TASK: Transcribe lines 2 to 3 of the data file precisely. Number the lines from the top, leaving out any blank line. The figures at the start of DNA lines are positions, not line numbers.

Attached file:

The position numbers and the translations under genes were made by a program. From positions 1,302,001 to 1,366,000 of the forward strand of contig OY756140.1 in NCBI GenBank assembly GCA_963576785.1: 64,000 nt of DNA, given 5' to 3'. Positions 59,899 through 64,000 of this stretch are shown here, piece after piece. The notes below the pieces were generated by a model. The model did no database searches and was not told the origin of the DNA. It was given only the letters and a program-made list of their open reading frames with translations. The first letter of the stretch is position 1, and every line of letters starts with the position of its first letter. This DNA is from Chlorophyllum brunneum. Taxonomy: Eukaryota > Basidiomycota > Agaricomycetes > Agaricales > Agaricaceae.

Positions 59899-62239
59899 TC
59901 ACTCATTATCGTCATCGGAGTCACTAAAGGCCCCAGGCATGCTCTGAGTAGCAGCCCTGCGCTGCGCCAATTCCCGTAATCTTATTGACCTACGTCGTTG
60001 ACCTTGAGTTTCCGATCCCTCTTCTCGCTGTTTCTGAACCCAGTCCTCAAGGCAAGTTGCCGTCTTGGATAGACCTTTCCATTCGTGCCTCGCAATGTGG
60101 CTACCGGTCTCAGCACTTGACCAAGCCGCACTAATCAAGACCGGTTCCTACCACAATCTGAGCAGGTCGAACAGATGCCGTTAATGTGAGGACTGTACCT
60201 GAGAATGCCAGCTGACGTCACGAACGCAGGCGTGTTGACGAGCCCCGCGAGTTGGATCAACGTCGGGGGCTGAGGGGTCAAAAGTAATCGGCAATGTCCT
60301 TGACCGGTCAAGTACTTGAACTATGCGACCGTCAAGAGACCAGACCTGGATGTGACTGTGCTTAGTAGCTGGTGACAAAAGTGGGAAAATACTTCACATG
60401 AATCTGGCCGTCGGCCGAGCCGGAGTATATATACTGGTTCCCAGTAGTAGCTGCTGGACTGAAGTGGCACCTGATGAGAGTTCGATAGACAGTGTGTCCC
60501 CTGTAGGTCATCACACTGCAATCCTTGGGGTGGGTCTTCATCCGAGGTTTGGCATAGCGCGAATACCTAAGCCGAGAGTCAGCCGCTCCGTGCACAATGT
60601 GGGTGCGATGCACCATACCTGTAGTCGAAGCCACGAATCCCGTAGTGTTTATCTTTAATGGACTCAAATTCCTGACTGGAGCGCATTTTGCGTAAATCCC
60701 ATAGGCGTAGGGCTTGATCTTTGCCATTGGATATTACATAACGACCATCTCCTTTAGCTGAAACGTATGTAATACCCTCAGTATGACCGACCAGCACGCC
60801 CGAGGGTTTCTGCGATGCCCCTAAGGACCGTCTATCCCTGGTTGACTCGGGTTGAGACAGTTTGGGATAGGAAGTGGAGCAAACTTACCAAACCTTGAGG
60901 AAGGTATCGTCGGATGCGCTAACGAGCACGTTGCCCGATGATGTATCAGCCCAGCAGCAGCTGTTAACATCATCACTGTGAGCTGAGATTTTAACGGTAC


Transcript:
Positions 59899-62239
59899 TC